Evolved bacterial resistance against fluoropyrimidines can lower chemotherapy impact in the Caenorhabditis elegans host

  1. Brittany Rosener
  2. Serkan Sayin
  3. Peter O Oluoch
  4. Aurian P García González
  5. Hirotada Mori
  6. Albertha JM Walhout
  7. Amir Mitchell  Is a corresponding author
  1. University of Massachusetts Medical School, United States
  2. Nara Institute of Science and Technology, Japan

Abstract

Metabolism of host-targeted drugs by the microbiome can substantially impact host treatment success. However, since many host-targeted drugs inadvertently hamper microbiome growth, repeated drug administration can lead to microbiome evolutionary adaptation. We tested if evolved bacterial resistance against host-targeted drugs alters their drug metabolism and impacts host treatment success. We used a model system of C. elegans, its bacterial diet, and two fluoropyrimidine chemotherapies. Genetic screens revealed that most of loss-of-function resistance mutations in Escherichia coli also reduced drug toxicity in the host. We found that resistance rapidly emerged in E. coli under natural selection and converged to a handful of resistance mechanisms. Surprisingly, we discovered that nutrient availability during bacterial evolution dictated the dietary effect on the host – only bacteria evolving in nutrient-poor media reduced host drug toxicity. Our work suggests that bacteria can rapidly adapt to host-targeted drugs and by doing so may also impact the host.

Data availability

Sequencing data was deposited in SRA under the BioProjects IDs PRJNA645604 and PRJNA645605

The following previously published data sets were used

Article and author information

Author details

  1. Brittany Rosener

    Program in Systems Biology, University of Massachusetts Medical School, Worcester, United States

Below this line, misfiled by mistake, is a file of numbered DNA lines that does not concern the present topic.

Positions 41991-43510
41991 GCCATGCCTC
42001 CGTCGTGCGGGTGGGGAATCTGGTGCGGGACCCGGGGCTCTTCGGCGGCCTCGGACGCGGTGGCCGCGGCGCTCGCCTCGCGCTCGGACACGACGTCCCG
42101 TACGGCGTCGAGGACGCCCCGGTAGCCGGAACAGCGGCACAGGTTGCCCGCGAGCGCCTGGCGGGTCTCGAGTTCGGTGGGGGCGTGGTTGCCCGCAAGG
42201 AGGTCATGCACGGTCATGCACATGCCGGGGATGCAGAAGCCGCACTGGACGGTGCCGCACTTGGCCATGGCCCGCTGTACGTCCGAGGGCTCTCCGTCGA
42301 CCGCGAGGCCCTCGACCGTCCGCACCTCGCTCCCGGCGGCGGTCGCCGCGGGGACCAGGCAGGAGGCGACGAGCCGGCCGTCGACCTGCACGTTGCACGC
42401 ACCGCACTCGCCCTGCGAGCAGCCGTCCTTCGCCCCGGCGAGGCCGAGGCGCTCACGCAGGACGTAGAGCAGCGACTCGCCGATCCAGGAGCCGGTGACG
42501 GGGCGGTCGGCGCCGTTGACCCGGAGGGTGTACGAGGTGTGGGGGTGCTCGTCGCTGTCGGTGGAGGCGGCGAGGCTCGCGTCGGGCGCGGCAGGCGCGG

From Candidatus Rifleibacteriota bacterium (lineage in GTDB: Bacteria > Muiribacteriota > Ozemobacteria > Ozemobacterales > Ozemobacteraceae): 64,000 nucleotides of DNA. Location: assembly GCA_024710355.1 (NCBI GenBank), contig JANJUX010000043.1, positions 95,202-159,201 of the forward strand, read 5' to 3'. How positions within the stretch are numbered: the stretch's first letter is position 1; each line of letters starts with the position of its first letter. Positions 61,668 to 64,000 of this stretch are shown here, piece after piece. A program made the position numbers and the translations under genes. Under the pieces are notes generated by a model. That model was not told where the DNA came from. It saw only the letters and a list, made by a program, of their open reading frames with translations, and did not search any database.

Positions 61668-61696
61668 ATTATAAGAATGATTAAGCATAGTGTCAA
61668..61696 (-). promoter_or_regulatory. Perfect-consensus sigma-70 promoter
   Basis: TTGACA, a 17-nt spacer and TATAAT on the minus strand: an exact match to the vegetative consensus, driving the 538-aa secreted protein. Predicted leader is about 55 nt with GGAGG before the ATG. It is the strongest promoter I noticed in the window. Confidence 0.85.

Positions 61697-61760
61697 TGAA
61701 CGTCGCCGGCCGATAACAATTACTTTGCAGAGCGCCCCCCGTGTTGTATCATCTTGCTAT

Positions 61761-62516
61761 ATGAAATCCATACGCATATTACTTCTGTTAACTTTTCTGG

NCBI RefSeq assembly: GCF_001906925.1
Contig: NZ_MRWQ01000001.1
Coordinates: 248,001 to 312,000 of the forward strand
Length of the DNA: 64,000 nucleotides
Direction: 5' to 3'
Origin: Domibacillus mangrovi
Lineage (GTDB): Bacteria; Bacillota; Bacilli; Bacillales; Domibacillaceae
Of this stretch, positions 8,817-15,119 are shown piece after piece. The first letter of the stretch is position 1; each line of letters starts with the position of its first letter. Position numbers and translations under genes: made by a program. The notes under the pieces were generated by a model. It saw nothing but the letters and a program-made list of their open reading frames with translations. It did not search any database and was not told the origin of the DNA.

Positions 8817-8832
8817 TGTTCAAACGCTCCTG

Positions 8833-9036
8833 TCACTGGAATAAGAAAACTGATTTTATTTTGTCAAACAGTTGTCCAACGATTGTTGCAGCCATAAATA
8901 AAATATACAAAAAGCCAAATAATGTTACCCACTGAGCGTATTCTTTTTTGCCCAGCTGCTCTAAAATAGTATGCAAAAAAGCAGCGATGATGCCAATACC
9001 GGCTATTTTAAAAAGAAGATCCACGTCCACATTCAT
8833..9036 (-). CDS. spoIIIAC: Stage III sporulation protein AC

Competing interests
    The authors declare that no competing interests exist.
  2. Serkan Sayin

    Program in Systems Biology, University of Massachusetts Medical School, Worcester, United States
    Competing interests
    The authors declare that no competing interests exist.
  3. Peter O Oluoch

    Program in Systems Biology, University of Massachusetts Medical School, Worcester, United States
    Competing interests
    The authors declare that no competing interests exist.
    ORCID icon "This ORCID iD identifies the author of this article:" 0000-0001-7451-4993
  4. Aurian P García González

    Program in Systems Biology, University of Massachusetts Medical School, Worcester, United States
    Competing interests
    The authors declare that no competing interests exist.
  5. Hirotada Mori

    Graduate School of Biological Sciences, Nara Institute of Science and Technology, Ikoma, Japan
    Competing interests
    The authors declare that no competing interests exist.
  6. Albertha JM Walhout

    Program in Systems Biology, University of Massachusetts Medical School, Worcester, United States
    Competing interests
    The authors declare that no competing interests exist.
    ORCID icon "This ORCID iD identifies the author of this article:" 0000-0001-5587-3608
  7. Amir Mitchell

    Program in Systems Biology, Program in Molecular Medicine, Department of Molecular, Cell and Cancer Biology, University of Massachusetts Medical School, Worcester, United States
    For correspondence
    amir.mitchell@umassmed.edu
    Competing interests
    The authors declare that no competing interests exist.
    ORCID icon "This ORCID iD identifies the author of this article:" 0000-0001-9376-3987

Funding

NIGMS (R35GM133775)

  • Amir Mitchell

NIGMS (DK068429)

  • Albertha JM Walhout

NIGMS (GM122393)

  • Aurian P García González

The funders had no role in study design, data collection and interpretation, or the decision to submit the work for publication.

Reviewing Editor

  1. Christian R Landry, Université Laval, Canada

Version history

  1. Received: June 9, 2020
  2. Accepted: November 25, 2020
  3. Accepted Manuscript published: November 30, 2020 (version 1)
  4. Version of Record published: December 9, 2020 (version 2)

Copyright

© 2020, Rosener et al.

This article is distributed under the terms of the Creative Commons Attribution License permitting unrestricted use and redistribution provided that the original author and source are credited.

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  1. Brittany Rosener
  2. Serkan Sayin
  3. Peter O Oluoch
  4. Aurian P García González
  5. Hirotada Mori
  6. Albertha JM Walhout
  7. Amir Mitchell
(2020)
Evolved bacterial resistance against fluoropyrimidines can lower chemotherapy impact in the Caenorhabditis elegans host
eLife 9:e59831.
https://doi.org/10.7554/eLife.59831

Share this article

https://doi.org/10.7554/eLife.59831

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